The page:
Goose Bay, Labrador

S/Sgt. E.V. Evilsizer (now stationed
Hq 103rd AACS Sq, Wright-Patterson AFB)

S/Sgt Leon Chellette, Jr. 1932d AACS SQ
Goose Bay Labrador

Cpl Johnnie R. McMahone, (now stationed at
1921st AACS SQ, Carswell AFB, Texas)

M/Sgt Francis H. Mills, Separation Point,
Westover AFB, Mass

S/Sgt A.E. Moraodo, now stationed 1916th
AACS Sq, Mitchel AFB, N.Y.

M/Sgt Frank D. Boerngen states that on 31 Oct 48 the CGA Unit was in operation on Runway #35. At that time (1535Z) the Canadian Air Vice Marshal Plant, the CO's of both bases and their party visited the CGA Unit. They were given a brief explanation of CGA and how it works when a target was spotted on Search Scope #1. Tower was called for number of aircraft in air. Tower stated there were no aircraft in the air. Target was called to the attention of both CO's and was viewed for about 6 minutes until it faded into the ground clutter about 6 miles from the field. The object first appeared to be about 3 miles south of the field and was traveling on a SW heading. The blip traveled at a speed of approximately 25 MPH. It faded into the ground clutter about 6 miles from the field. There were no clouds in the sky, yet after making a visual check nothing could be seen.

M/Sgt Boerngen would also provide a statement:

The Air Weather Service opinion:

No. 195: Very little information, only radar pipe; cannot determine if weather balloon or not.

Dr. Hynek's analysis:

Incident #195 -- Goose Bay, Labrador -- 31 October 1948

       The object reported in this incident has no astronomical explanation; speed was too slow and time in sight too long.

       The object, observed on a radarscope, was probably a balloon or unidentified aircraft.

       Question: Is the speed indicated the radial velocity of the object or true space velocity? If the latter, it is obviously too slow for conventional aircraft.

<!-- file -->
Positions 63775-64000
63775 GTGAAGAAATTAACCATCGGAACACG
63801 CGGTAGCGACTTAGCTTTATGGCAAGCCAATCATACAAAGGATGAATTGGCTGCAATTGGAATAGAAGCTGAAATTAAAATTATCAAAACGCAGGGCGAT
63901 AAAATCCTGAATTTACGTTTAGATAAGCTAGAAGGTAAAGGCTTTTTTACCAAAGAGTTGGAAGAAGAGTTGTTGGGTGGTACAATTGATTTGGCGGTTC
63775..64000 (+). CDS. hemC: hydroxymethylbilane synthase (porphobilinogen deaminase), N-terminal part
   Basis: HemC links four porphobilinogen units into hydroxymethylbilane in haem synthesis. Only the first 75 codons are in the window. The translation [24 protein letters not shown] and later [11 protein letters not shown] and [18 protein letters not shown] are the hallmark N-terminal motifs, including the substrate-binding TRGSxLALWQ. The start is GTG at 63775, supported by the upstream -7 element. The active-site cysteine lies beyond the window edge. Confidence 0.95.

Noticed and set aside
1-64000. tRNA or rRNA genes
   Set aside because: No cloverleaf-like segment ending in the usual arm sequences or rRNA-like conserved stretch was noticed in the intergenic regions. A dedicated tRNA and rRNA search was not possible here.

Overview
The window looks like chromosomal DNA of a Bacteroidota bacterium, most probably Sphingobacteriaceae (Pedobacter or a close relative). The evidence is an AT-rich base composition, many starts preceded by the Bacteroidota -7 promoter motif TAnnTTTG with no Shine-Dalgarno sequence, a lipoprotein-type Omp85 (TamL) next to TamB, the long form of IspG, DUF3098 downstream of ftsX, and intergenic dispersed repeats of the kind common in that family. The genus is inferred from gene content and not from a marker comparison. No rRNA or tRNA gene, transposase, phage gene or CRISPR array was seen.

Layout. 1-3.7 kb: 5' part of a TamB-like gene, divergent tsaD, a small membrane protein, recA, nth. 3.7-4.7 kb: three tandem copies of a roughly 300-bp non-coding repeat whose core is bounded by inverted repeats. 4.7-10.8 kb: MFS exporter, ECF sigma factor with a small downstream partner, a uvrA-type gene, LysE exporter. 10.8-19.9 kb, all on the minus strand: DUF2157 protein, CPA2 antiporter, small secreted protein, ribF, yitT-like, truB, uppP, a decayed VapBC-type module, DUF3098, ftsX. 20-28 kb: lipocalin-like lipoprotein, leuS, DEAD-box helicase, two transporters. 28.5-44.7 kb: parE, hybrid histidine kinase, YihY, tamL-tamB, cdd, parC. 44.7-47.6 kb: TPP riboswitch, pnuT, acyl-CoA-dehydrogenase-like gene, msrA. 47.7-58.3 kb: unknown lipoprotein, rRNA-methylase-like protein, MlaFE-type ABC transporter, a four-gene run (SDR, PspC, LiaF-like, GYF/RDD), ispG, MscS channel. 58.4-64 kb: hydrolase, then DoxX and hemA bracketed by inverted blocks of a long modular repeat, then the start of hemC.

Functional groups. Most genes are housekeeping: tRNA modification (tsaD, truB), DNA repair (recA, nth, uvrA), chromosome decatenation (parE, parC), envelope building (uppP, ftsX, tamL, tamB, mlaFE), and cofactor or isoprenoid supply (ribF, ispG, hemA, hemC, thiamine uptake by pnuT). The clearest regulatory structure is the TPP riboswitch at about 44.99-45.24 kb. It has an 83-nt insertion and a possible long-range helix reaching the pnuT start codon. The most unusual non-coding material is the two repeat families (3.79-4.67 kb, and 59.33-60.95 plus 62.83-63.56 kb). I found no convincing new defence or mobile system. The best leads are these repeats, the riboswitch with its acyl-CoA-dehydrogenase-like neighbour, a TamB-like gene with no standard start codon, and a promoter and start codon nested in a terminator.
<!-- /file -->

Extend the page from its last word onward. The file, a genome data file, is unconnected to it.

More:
Blue Book listing: 'Other (Anomalous Propagation)'.

The final radar sighting occurred on November 1, becoming Incident No. 196. The operator was M/Sgt Francis H. Mills, who by the time of the investigation had transferred elsewhere.

Target picked up on GCA scope at 2145Z 1 Nov at 3-3/4 miles from station on a bearing of 123° from station. Object traveled on a heading of approximately 249° and disappeared at 7-/12 miles on a bearing of 182° from the station. Blip traveled the 4 miles in 4 minutes and 7 seconds timed with a stop watch. (A speed of approximately 60 mph). Operator stated blip was too small at 7-1/2 miles to be an aircraft and too large to be a bird. Wind was from 270° to 300° and at 5 to 10 MPH. Targe witnessed by two CGA Operators.

Discrepancy reported: 2d Incl dated 24 Jan 1949 f/Hq 1227th Air Base Gp. Newfoundland Base Command, MATS, para 3a and 3b states that

"By plotting a point 3 and 3/4 miles from the station on a bearing of 123° and following a flight path on a heading of 294° for a distance of 7-1/2 miles where the object disappeared would not put the object's disappearing point 182° from the station.

"This same message stated that the object travelled the distance of 4 miles in 4 minutes and 7 seconds timed by a stop watch. If this were true, the object could not have disappeared form seven and one half mile scope on which it was sighted; neither could it have disappeared at one-hundred and eighty two degrees from the station assuming that it did travel on a heading of 249° as stated."

The Air Weather Service opinion:

No. 196: Radar scope observation only; object traveling directly into wind. Cannot determine if balloon, but unlikely.

Dr. Hynek's analysis:

Incident #196 -- Goose Bay, Labrador -- 1 November 1948

       There is no astronomical explanation for this incident.

       The object could have been balloon radiosonde

Blue Book listing: 'Other (Anomalous Propagation)'.

Some of the incidents were later charted:

Analysis: Accompanying documentation showed that weather balloon releases were scheduled daily for 0300Z, 0900Z, 1500Z, and 2100Z. The only radar scope reading which might coincide in time was Incident No. 196, which occurred at 2145Z, but the Air Weather Service determined that the direction would have been directly into the wind.

Blue Book's attribution of all events to anomalous prorogation (radar 'echoes' caused by various physical impediments and/or atmospheric conditions) does not stand up to scrutiny: such 'echoes' do not show the continuous and consistent movements over time which were described in the reports.

One of the striking features in all three cases is that elevation was unknown, but the visual search made in Incident No. 195 revealed nothing could be seen at a low altitude, indicating high-altitude flight (ground clutter affects GCA readings at all altitudes), but in Incident No. 188 S/Sgt Chelette could not find the targets using the precision elevation radar.

Because the objects could not be located visually, and because they showed consistent and continuous movement over time, the incidents properly belonged under Evidence offered suggests no explanation.